• Home delivery
  • Cleaning staff
  • Counter persons
  • Gardeners
  • Caddies
  • Dog Groomers
  • Barber/Hairstylist
  • Manicurist
  • Spa service
  • Masseuse
  • Cosmetologists
  • Boat Captains and Mates
  • Shoe-shiner
  • Room service
  • Cab driver
  • Chauffeur
  • Porter/skycap
  • Mover
  • Babysitter
  • Housekeeper
  • Mail carrier
  • Nanny
  • Newspaper delivery person
  • Personal trainer

Mandatory Service Charges Often Accessed Large Parties and Catered Events

Many restaurants have mandatory service charges which are sometimes added onto bills for large tables of diners, private parties, or catered events. Under federal law and in most states, these mandatory fees are not considered a tip. This is regardless of perception. For example, even if the paying customer interprets a mandatory fee as their tip they assume is going to the folks providing direct table service and mistakenly leave without actually leaving a tip, your employer has no legal obligation to take that service fee to make up the loss to the servers and other tip pool staff. If an employers occasionally decides to give all or part of such a service fee to one or more servers, they do so at their sole discretion and doing it sporadically does not establish any sort of contractual precedent to ever repeat the graciousness.

Were you taken advantage of in a Tip Pooling Situation?

Sometimes a supervisor or owner of a business takes a percentage or a fee out of their employee’s tips.If you feel that you were taken advantage of in a tip pooling situation at your workplace or denied wages and tips you earned, you may have a valid claim for unpaid wages against your employer. There are time constraints on such claims, so please do not hesitate to contact an Employment Attorney at your earliest convenience or chat with one of our online staff if they are available when you are visiting this website.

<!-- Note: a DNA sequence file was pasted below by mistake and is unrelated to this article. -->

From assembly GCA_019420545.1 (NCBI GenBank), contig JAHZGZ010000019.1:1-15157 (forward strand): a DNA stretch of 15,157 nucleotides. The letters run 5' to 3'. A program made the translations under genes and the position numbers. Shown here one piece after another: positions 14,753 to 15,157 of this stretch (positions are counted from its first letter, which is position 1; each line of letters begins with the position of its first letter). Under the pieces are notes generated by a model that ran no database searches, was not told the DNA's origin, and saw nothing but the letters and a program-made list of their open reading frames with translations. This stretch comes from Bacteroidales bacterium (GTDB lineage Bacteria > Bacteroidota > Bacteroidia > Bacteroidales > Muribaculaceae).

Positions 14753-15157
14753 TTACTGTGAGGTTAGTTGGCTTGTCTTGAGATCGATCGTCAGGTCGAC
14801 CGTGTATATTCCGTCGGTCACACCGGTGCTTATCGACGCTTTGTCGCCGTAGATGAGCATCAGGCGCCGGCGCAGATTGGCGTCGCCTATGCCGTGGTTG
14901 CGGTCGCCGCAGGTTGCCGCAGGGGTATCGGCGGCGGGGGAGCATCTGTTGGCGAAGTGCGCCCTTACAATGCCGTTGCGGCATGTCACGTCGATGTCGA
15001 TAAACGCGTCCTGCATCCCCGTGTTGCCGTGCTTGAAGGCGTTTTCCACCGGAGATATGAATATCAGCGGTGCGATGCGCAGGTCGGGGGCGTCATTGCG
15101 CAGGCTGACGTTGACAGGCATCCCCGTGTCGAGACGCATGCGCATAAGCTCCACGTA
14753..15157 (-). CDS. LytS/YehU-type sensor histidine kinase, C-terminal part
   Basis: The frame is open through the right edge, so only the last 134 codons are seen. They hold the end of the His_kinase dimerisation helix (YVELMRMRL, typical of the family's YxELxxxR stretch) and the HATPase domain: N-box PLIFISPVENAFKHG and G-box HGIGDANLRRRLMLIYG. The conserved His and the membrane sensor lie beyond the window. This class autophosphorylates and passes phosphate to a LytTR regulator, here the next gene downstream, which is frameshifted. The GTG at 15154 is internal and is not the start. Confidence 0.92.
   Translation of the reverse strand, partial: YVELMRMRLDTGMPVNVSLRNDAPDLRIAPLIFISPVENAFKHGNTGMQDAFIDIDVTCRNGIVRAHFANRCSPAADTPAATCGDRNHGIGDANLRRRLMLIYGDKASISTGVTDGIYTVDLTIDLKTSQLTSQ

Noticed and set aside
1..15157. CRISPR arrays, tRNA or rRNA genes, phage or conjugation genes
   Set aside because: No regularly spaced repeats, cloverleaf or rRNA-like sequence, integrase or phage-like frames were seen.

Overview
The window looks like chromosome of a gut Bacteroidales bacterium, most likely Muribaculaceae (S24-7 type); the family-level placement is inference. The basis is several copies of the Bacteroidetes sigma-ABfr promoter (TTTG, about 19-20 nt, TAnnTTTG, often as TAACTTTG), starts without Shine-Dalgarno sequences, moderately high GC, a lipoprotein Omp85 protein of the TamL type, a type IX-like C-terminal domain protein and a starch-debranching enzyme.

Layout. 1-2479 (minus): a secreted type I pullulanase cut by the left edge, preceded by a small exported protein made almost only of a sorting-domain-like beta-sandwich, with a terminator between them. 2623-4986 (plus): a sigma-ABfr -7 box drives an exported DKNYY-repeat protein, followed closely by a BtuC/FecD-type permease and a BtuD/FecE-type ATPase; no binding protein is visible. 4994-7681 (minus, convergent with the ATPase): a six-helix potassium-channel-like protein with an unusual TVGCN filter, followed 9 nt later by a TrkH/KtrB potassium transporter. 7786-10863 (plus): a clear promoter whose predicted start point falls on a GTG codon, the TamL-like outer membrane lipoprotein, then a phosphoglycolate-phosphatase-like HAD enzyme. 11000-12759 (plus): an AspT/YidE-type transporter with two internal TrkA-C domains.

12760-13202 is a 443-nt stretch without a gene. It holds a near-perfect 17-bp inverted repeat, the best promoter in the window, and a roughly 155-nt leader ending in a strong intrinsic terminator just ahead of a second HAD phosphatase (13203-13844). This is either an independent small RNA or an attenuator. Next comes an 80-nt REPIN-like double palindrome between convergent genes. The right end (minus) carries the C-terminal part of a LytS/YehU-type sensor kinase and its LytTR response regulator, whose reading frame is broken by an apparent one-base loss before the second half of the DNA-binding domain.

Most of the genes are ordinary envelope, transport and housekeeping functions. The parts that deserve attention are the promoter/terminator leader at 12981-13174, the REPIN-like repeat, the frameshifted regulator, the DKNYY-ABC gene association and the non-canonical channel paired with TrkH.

Contact a California Labor Law Attorney

If you find yourself with an Employee Tips issue or a Tip Pooling dispute in California, contact an employment attorney at Vincent W. Davis & Associates to set up a no-cost, no-obligation consultation for a thorough assessment of your unique situation. Most employment issues can be preliminarily discussed by phone, and then if it is necessary to visit us in person, we have several conveniently-located offices in and around the Southern California counties and cities including, but not limited to:

  • Los Angeles
  • Los Angeles County
  • Orange County
  • Riverside County
  • San Bernardino County
  • Santa Ana</li
  • Beverly Hills
  • Anaheim
  • Irvine
  • Long Beach
  • Pasadena
  • And more…

Arcadia Office
150 N. Santa Anita Ave,
Suite 200
Arcadia, CA 91006
Phone: (626) 446-6442
Fax: (626)-446-6454

Beverly Hills Office
9465 Wilshire Blvd.
Suite 300
Beverly Hills, CA 90212
Phone: (310)-880-5733

La Mirada Office
Cerritos Towne Center
17777 Center Court Drive ,
Suite 600
Cerritos, California, 90703
Phone: 888-888-6542

Los Angeles Office
Gas Company Tower
555 West Fifth Street,
31st Floor
Los Angeles, California, 90013
Phone: (213)-400-4132

Long Beach Office
Landmark Square
111 West Ocean Blvd.,
Suite 400
Long beach, California, 90802

Irvine Office
Oracle Tower
17901 Von Karman Avenue,
Suite 600
Irvine, California, 92614
Phone: (949)-203-3971
Fax: (949)-203-3972

Ontario Office
Lakeshore Center
3281 E. Guasti Road,
7th Floor
City of Ontario, California, 91761

Riverside Office
Turner Riverwalk
11801 Pierce Street,
Suite 200
Riverside, California, 92505
Phone: (909)-996-5644

San Diego
Emerald Plaza
402 West Broadway,
Suite #400
San Diego, California, 92101
Phone: (619)-885-2070

Aliso Viejo
Ladera Corporate Terrace
999 Corporate Drive,
Suite 100
Ladera Ranch, California, 92694
Phone: (714) 721-3822